Browsing articles from "October, 2011"

Borrowing Mechanics for Serious Games

Oct 11, 2011   //   by Poya   //   Reflection  //  Leave a Comment

This entry is going to be somewhat disorganized and takes me a while to get to “the point”. So bare with me.

I recently bought a new laptop which is pretty decent for gaming. Ignoring the fact that I had to (soon after getting it) send it for repair, I got a chance to install StarCraft 2 and play for a bit and that has been great, especially since the original StarCraft was a favorite of mine years ago. I then started watching some actual StarCraft tournaments and found it quite fascinating. It really is treated much like a sport, especially in countries like Korea, with proper commentators and big live audiences. Following one of these commentators, I found a great game review YouTube channel which I have been watching in the past few days. It’s called WTF Is…. Here is what I like about it:

  • The reviews are done by a funny, funny British man.
  • Given my schedule and the fact that I didn’t have a great computer ’till recently, I can’t spend too much time playing games, but this way I can actually get an idea of what’s out there both in terms of game play and also graphics, etc.
  • The reviewed games are really varied. I mean there are some really different games in the list including lots of indie games. There are also many well known AAA games.
  • Did I mention the reviews are done by a funny British man?

Now the reason I bring this up is that watching some footage from different sorts of game (or better still playing them) can actually be a great kick-start for creativity. Every time I see something fresh and different my mind starts wondering about how I could use and extend it in another shape or form, and perhaps for an educational game. I have however come across a bit of a dilemma. Allow me to clarify; 90% of the games that are coming out both in the indie and commercial scenes, are…tactile…for lack of a better word. What I mean is that either they involve some form of combat, or you are controlling the movement of some entity (a person, a car, a ship, etc) and the game is about how well you can control that entity. Even pure puzzle games where you are simply thinking and making choices, are pretty rare these days. My question is: are such mechanics appropriate for an educational game, specifically one that is focusing on moral and spiritual values?

Let me clarify further with an example. A little while ago I played a bit of the highly addicting Plants vs Zombies game. “Tower defense” games seem to be pretty popular at the moment on various platforms. I think it’s definitely a very attractive mechanic for many indie game developers because once you have the basics done, you can create a lot of levels and content without too much effort.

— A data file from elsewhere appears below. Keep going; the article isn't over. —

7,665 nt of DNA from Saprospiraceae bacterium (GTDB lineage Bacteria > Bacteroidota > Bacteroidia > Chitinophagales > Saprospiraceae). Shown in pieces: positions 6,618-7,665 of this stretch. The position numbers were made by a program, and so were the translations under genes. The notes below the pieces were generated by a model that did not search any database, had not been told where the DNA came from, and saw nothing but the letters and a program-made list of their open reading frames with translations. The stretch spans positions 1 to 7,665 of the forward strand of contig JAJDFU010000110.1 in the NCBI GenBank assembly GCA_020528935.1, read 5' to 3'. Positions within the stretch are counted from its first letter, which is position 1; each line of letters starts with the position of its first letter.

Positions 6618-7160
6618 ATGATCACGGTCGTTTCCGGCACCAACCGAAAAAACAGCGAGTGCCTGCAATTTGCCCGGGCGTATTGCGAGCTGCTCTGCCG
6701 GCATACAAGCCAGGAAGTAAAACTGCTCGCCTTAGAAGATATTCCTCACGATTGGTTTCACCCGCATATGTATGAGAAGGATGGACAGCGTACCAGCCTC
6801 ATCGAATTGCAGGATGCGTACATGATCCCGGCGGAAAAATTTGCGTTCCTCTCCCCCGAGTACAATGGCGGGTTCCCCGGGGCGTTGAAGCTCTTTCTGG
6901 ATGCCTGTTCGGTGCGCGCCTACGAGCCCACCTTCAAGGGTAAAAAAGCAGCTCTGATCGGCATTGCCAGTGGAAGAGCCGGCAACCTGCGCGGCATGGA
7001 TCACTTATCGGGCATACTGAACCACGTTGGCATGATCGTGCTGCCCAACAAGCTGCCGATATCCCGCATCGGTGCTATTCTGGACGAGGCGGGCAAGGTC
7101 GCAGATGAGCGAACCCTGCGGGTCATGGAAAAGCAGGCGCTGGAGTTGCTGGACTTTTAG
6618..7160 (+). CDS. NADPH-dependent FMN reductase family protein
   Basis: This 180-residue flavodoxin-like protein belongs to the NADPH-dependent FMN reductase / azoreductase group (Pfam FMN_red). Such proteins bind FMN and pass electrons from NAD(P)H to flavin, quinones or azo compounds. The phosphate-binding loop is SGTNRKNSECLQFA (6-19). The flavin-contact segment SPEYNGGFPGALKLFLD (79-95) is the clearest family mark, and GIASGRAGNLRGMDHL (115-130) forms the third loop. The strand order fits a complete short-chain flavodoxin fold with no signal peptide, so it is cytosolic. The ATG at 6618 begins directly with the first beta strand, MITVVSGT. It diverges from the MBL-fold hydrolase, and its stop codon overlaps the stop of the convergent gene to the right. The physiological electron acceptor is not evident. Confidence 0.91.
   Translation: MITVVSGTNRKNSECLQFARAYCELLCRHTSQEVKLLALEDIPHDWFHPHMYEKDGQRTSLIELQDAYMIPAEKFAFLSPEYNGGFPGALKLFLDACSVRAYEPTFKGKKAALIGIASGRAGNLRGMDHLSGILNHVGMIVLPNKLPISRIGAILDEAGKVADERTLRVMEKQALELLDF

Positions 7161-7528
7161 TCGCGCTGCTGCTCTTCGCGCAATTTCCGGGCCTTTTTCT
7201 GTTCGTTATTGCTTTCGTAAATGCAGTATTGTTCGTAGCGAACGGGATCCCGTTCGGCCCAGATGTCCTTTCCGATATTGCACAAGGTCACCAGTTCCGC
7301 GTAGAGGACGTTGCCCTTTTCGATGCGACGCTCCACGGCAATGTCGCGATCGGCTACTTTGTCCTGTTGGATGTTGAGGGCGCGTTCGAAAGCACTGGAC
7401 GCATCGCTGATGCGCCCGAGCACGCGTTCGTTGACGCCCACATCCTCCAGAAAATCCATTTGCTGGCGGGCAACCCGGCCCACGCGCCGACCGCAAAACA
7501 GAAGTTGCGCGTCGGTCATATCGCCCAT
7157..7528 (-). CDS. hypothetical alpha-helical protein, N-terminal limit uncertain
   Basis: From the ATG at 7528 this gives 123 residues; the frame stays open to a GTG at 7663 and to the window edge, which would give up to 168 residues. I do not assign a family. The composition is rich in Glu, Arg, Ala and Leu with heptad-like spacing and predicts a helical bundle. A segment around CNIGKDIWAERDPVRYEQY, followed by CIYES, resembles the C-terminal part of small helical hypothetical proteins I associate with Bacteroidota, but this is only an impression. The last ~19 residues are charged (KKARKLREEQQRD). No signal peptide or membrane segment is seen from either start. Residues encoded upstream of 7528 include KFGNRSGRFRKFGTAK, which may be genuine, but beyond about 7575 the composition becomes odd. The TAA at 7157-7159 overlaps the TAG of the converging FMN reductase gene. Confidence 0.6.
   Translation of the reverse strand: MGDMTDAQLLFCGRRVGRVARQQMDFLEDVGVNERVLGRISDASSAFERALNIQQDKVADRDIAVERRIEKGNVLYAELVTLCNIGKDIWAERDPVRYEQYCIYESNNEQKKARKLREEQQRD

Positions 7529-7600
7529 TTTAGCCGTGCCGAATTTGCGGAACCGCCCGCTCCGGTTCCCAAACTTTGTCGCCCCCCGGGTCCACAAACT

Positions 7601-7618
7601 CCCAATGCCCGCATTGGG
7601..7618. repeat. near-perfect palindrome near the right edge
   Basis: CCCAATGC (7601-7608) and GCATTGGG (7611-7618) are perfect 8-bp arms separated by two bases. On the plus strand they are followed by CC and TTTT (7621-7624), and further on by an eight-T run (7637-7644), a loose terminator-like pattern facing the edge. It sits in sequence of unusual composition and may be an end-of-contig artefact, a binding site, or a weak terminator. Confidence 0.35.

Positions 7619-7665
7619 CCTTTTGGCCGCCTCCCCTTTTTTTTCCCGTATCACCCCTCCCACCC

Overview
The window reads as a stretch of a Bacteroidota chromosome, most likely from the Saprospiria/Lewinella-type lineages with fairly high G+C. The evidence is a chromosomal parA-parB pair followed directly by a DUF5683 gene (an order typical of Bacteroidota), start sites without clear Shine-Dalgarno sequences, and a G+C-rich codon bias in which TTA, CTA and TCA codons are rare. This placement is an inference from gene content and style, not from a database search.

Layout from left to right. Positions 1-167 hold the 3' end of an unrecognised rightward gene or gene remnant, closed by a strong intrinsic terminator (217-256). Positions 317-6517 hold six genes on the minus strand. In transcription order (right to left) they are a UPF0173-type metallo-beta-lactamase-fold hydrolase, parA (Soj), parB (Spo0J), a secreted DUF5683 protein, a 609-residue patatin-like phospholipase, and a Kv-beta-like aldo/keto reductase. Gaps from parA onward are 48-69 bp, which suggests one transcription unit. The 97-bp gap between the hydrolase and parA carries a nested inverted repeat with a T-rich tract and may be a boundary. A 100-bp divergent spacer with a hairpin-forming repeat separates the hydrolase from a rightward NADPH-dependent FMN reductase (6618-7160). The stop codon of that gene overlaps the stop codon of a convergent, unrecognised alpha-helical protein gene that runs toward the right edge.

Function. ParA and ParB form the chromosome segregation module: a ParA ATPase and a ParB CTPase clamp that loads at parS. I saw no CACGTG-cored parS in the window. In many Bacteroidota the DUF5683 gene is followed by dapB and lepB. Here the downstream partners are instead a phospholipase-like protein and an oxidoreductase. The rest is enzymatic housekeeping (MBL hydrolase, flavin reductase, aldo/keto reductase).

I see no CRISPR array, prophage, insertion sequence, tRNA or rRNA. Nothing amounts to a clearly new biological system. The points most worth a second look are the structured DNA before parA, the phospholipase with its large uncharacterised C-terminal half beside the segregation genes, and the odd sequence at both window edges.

So I was thinking, what about a tower defense game centered around giving and helping people? So you have some sort of station (maybe it’s an office, maybe it’s a home, maybe it’s planet Earth), and people (or aliens) approach it with various problems. Your weapons, in this situation, are no longer guns or peashooters, but it’s objects or things that would help the incoming people. This could be money, food, specific items, a hug, a kind word, etc. Again the details I haven’t thought too much about, but you get the picture.

I think it’s an interesting concept, but I’m still not sure if it’s quite right for the purpose. What’s fun about a tower defense game is timing as much as anything else. There are lots of things coming at you and you are trying to attend to them as fast as you can. Does such a mechanic allow you to think about the choices you make to help people? I don’t know. Perhaps. Perhaps it’d make sense if each person with a problem could be helped in multiple different ways but some more effective than others (the same way different plants have different effectiveness against different zombies in the example above) so the player would have to make more informed choices.

This is something that I also noticed with the Extremes game. Especially regarding the actions that they could perform at the bottom of the household UI…when I watched people play it, they hardly read what was there and decide. Rather they’d be clicking as many things as they could, as fast as they could. Obviously if the game is trying to encourage the player to think about a certain concept, the mechanics of the game needs to not only allow that, but encourage it.

Quote of the Week (Empty Words)

Oct 11, 2011   //   by Poya   //   Quote  //  Leave a Comment

Arts, crafts and sciences uplift the world of being, and are conducive to its exaltation. Knowledge is as wings to man’s life, and a ladder for his ascent. Its acquisition is incumbent upon everyone. The knowledge of such sciences, however, should be acquired as can profit the peoples of the earth, and not those which begin with words and end with words.